Each register is divided into 4 8-bit sections to cover the 240 possible external interrupts.

These registers are IPR0 to IPR59.

Register IPR0 sets the priorities for IRQ 0, IRQ 1, IRQ 2, and IRQ 3.

The first 8 bits are for IRQ 0.

The next 8 bits are for IRQ 1.

The next 8 bits are for IRQ 2.

And the last 8 bits of the 32 bits are for IRQ 3.

Register IPR1 sets the priorities for IRQ 4, IRQ 5, IRQ 6, and IRQ 7.

And so on.

To know which register you need to be working with when dealing with a particular IRQ number, take the IRQ number and divide it by 4. In this case of IRQ 6, 6/4 = 1. Therefore, we need to deal with register IPR1.

Now in order to know which 8-bit section you need to modify, you take the IRQ number and use the modulus operator on it. 6%4= 2. Therefore, we write to the 3rd 8-bit section of the IPR1 register.

Being that we are working with IRQ 6 in our code, we need to modify the register IPR1 in bits 16-23.

Let's now break down the formula, *(pNVIC_PR_BASEADDR +(IRQ_NO_EXTI0/4)) |= (2 << (8 *(IRQ_NO_EXTI0 % 4) + 4));

So we defined the base address of the priority register in the macro, pNVIC_PR_BASEADDR

The base address is, 0xE000E400U

The IRQ number is 6; therefore, 6/4 = 1 in integer mathematics. We add 1 to the base address, which adds 4 bytes to the address. This gives us the address of 0xE000E404U, which is the address of register IPR1.

So now the pointer variable is referring to register, IPR1.

We then set the priority value of 2 to the 8 times the value of 6%4, and then we add 4 to this value.

To understand this, multiplying the value by 8 gives us the start of the 8-bit section of the register.

The reason we add 4 to this register is that the value of the priority is set by setting the upper 4 bits of the 8 bits. The lower 4 bits are ignored.

The priority levels we can set ranges in value from 0 to 15. The lower the number, the greater the priority, so a priority value of 0 is the highest priority.

15 in binary is 4 digits, 1111

Therefore, only 4 bits are needed to set the priority and it is the upper 4 bits of the 8-bit section.

So after this, we set GPIO port A pin 1 to be an output. We do this by writing a 1 to bit 2 of the GPIO mode register.

We set GPIO port A pin 0 to be of high speed.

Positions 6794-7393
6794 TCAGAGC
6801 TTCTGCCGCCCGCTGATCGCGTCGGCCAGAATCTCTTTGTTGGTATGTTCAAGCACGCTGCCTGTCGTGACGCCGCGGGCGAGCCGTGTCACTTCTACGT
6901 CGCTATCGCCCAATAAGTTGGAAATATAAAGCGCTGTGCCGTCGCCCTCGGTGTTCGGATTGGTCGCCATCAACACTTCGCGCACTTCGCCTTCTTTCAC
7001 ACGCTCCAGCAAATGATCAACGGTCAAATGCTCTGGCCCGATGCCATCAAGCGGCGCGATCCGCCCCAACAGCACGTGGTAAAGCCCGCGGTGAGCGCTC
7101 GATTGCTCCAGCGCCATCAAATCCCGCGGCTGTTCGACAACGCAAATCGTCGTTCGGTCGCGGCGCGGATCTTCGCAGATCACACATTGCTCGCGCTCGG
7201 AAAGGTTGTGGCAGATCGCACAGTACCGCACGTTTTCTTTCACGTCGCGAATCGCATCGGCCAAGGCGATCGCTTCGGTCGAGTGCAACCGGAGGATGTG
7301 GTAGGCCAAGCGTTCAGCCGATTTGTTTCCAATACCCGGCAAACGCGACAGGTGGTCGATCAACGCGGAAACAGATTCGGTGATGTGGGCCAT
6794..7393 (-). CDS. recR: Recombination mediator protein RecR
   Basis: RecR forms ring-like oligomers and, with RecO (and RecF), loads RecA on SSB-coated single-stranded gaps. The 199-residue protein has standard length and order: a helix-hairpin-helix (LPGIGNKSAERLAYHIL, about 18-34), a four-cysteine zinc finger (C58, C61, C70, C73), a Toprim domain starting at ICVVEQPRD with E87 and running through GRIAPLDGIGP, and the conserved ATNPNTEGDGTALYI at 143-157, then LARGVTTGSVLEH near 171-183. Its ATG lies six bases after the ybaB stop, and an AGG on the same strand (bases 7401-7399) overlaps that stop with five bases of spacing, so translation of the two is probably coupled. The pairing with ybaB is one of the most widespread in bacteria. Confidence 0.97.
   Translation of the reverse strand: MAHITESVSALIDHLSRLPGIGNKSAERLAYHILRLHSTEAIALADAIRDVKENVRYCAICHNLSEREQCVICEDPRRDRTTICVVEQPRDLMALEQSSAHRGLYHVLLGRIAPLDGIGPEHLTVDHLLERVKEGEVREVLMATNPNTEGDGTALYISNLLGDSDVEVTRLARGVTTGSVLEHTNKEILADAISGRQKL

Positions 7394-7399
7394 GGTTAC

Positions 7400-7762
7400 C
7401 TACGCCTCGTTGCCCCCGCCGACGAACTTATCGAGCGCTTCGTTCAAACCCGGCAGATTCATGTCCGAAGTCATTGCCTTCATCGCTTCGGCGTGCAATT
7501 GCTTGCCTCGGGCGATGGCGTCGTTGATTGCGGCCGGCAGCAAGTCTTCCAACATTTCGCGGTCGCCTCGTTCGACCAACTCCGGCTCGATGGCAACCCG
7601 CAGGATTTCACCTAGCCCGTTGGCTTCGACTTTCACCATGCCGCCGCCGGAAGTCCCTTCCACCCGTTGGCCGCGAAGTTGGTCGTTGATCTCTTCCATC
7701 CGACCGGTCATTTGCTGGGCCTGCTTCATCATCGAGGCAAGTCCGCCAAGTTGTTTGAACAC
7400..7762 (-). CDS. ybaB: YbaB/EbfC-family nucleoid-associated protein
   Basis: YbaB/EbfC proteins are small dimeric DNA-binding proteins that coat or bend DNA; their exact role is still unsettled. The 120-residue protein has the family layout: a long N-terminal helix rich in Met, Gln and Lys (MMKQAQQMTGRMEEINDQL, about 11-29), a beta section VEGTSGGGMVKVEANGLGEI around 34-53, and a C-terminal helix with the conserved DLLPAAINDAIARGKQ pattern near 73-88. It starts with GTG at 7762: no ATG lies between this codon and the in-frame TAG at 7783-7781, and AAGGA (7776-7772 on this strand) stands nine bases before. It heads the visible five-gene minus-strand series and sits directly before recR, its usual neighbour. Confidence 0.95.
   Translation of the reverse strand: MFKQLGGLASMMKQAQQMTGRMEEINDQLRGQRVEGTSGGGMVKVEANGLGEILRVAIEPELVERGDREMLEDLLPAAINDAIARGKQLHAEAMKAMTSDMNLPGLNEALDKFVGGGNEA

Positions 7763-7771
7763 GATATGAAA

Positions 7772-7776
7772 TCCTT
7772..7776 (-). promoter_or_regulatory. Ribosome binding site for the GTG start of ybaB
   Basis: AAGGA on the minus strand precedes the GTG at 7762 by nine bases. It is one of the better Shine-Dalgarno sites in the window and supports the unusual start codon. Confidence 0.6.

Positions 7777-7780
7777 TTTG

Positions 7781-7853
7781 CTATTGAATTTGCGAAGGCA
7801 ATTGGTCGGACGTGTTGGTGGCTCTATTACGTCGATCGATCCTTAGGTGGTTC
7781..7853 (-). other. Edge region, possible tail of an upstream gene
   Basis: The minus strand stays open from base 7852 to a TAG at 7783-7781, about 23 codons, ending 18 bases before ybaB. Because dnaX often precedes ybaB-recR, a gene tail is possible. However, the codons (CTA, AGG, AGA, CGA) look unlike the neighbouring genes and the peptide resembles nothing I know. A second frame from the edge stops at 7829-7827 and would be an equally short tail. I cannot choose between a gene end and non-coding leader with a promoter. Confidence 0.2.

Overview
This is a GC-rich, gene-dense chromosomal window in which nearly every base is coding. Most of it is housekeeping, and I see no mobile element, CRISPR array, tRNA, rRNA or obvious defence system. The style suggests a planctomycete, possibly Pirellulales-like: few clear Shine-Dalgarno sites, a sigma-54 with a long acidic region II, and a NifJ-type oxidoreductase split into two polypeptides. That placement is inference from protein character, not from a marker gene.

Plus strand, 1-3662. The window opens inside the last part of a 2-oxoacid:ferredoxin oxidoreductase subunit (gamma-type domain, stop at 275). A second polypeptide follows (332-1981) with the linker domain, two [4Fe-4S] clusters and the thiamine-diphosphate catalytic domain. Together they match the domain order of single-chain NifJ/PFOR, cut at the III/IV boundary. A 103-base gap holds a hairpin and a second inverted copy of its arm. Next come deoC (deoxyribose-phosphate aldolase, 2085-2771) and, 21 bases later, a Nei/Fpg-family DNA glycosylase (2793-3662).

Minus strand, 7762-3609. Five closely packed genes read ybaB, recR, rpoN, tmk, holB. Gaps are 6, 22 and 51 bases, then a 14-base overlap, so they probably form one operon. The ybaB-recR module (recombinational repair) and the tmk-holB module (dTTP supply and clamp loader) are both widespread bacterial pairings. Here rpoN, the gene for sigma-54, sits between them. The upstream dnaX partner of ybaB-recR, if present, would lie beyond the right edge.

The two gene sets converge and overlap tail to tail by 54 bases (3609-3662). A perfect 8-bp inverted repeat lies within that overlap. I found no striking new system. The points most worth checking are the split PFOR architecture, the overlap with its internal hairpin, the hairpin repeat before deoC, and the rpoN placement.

We then enable the internal pull up resistor on GPIOA port A pin 0. This makes the push button pulled up to VDD when not pressed. When it is pressed, it will be brought down to VSS, or GND.

This GPIO port pull-up/pull-down (PUPDR) is shown in the diagram below.

GPIO port pull-up/pull-down register (GPIOx_PUPDR) in an STM32F407xx microcontroller board

So with an internal pull-up resistor, we do not have to connect an external resistor, saving parts.

We then have the program loop forever with the statement, while(1);

After this main() function, we then create a delay() function, because we need to eliminate debouncing with the button press. We can do this in software. In hardware, you could use capacitors. In software, you just create a delay() function. The delay() function we create gives a delay of about 400ms or 4/10th of a second. This prevents multiple keypresses from being detected within a short period of time.

Next, we have our interrupt service routine, or ISR.

This is what is done when the external interrupt is triggered.

We use the delay() function to prevent debouncing.

The next thing we have to do is clear bit 0 in the pending register.

The EXTI pending register is shown below.

Pending register (EXT_PR) in an STM32F407xx microcontroller board

So when an external interrupt is triggered by the falling edge of the signal, what happens is the pending register of the EXTI registers is set to 1.

What we must do now is clear this bit. If this bit is not clear, the external interrupt, once triggered, stays triggered. To allow the interrupt to execute only once, we must clear the bit in the interrupt service routine. The bit is cleared by setting the bit to 1.

Lastly, we use XOR logic to toggle the LED connected to GPIO port A pin 1 with the line, pGPIOA->ODR= pGPIOA->ODR ^ (1 << 1);

So running this program, the LED will toggle from on to off or off to on with each button press.

Each button press triggers an external interrupt.

So this is how to enable a GPIO pin to function as the source of an external interrupt with the STM32F407G microcontroller board in C.